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This is a view of Pitt Island showing the location of the proposed construction site for the Pitt Lifehaven. It is about as remote from any militarily valuable target as it is possible to find while at the same time easily inhabited. Mangere Island, seen to the left, would also be a good site but it is presently a bird sanctuary and part of the goal of this Lifehaven project is to preserve all life forms into the distant future.  Because Pitt Island has been inhabited for hundreds of years there are probably few remaining endangered species there.

Pitt island

Pitt island as viewed from the south in Google Earth

A closer view of Pitt Island and the proposed building site for the Pitt Island Lifehaven.

Pitt Island from the south showing the proposed site.

Pitt Island from the south showing the proposed site.

This particular site is located away from the current structures, at the north end of the island, and away from their fenced in properties which is desirable for maintaining these people’s autonomy. The site also has a good harbor close by which could shuttle materials to the beach from larger ships. It is seen just above the site marked with latitude and longitude ( -44.295 -176.235 ). The landing beach is at ( -44.271 -176.240 ) only a few hundred meters away. On all oceanic sites there is a potential of a tsunami and it appears that there may have been some in the past which are still evident from the color of the vegetation running up from the undercut beach even at ( -44.257 -176.243 ). This would be a rare event but it must be considered with a permanent survival site. Part of the problem for a Lifehaven is that it presumes a war waged with H-bombs, and some of these might be intentionally exploded in such a way as to maximize a tsunami wave. The proposed site itself is located at an elevation of 162 meters which should be well above any such problem.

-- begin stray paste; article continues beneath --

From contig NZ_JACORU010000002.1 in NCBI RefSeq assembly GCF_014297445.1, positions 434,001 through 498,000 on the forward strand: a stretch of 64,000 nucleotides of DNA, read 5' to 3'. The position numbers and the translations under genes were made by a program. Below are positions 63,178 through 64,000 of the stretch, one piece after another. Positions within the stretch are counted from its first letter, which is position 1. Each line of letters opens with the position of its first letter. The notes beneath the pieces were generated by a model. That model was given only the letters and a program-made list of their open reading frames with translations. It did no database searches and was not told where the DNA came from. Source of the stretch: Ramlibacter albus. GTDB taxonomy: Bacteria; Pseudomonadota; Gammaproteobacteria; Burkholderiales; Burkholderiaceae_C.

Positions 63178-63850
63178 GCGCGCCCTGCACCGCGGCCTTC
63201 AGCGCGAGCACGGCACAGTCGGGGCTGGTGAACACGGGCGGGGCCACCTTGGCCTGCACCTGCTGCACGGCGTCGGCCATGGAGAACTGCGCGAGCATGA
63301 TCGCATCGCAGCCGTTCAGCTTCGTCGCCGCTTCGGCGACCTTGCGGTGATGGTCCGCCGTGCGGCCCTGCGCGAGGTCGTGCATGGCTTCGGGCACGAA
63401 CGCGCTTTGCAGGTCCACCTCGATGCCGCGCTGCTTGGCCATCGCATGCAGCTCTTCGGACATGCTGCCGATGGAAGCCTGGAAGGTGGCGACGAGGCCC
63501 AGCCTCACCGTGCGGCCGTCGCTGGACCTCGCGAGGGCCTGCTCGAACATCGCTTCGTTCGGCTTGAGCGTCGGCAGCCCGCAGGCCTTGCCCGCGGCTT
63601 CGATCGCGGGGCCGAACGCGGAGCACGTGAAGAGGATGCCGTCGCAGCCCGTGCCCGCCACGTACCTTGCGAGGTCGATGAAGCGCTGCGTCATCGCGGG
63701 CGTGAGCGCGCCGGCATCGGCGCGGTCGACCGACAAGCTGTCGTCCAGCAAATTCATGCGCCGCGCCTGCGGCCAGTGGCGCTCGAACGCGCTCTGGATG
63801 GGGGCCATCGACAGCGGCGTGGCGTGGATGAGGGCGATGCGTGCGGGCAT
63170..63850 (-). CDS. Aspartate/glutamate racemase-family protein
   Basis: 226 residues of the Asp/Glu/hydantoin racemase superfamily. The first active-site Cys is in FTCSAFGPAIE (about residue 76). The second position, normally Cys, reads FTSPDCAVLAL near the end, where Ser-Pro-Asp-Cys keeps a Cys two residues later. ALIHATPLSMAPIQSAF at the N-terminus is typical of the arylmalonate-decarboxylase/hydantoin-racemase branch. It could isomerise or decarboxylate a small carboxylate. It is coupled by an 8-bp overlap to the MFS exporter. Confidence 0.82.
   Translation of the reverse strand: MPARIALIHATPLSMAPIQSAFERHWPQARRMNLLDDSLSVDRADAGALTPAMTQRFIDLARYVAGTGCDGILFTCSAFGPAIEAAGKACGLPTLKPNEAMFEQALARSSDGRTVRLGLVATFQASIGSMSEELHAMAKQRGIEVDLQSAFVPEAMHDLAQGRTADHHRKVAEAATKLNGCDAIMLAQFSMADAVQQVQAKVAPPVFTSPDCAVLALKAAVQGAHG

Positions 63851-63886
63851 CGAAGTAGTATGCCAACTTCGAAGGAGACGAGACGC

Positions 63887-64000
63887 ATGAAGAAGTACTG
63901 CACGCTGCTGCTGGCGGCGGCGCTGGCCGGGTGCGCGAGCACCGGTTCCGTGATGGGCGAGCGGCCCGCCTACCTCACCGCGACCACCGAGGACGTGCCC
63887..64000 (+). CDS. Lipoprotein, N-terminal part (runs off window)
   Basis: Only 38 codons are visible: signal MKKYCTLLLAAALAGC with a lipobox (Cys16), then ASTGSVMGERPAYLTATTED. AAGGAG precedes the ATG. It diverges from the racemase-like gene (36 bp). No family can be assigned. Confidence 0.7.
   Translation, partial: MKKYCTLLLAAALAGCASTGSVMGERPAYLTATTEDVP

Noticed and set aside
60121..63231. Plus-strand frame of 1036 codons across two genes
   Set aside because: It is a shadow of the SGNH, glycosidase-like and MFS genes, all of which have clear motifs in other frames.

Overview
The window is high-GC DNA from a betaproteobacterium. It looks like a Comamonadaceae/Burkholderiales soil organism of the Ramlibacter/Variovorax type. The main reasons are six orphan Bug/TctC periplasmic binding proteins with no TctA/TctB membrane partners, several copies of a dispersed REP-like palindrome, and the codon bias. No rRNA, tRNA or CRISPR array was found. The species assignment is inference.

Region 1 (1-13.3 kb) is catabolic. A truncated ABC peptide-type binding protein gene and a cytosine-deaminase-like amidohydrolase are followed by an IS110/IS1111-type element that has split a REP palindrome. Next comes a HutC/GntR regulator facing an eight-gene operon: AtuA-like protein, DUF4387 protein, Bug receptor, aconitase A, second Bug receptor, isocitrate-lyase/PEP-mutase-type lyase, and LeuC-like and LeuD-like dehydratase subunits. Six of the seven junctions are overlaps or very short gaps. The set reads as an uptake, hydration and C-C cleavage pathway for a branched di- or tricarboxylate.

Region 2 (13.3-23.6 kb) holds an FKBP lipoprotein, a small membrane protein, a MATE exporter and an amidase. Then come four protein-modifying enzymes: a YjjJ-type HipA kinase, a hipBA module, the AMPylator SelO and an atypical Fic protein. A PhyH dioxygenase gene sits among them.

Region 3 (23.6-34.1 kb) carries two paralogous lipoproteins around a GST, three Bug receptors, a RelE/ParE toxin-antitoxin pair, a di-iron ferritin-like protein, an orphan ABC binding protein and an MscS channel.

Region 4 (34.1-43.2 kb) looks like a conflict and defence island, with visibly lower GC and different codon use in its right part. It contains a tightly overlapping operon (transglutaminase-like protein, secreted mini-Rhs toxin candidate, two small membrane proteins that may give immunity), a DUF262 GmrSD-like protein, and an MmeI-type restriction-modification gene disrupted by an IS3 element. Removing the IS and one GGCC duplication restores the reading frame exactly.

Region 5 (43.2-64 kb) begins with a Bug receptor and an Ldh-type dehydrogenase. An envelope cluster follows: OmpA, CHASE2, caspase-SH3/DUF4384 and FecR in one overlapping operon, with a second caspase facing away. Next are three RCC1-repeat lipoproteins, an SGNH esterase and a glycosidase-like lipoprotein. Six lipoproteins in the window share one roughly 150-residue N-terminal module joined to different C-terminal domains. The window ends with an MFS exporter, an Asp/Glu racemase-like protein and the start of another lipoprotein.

To build this site it would be necessary to contact those people who have built large hotels in remote regions.

Much of the power for the haven could probably be derived from the wind because this is in what is known to sailors as the roaring 40s. It is described as windy, damp and cool with an average temperature of 52°F

Chatham Island history.

Lots more history of the early Pacific voyages with a mention of  Chatham Island.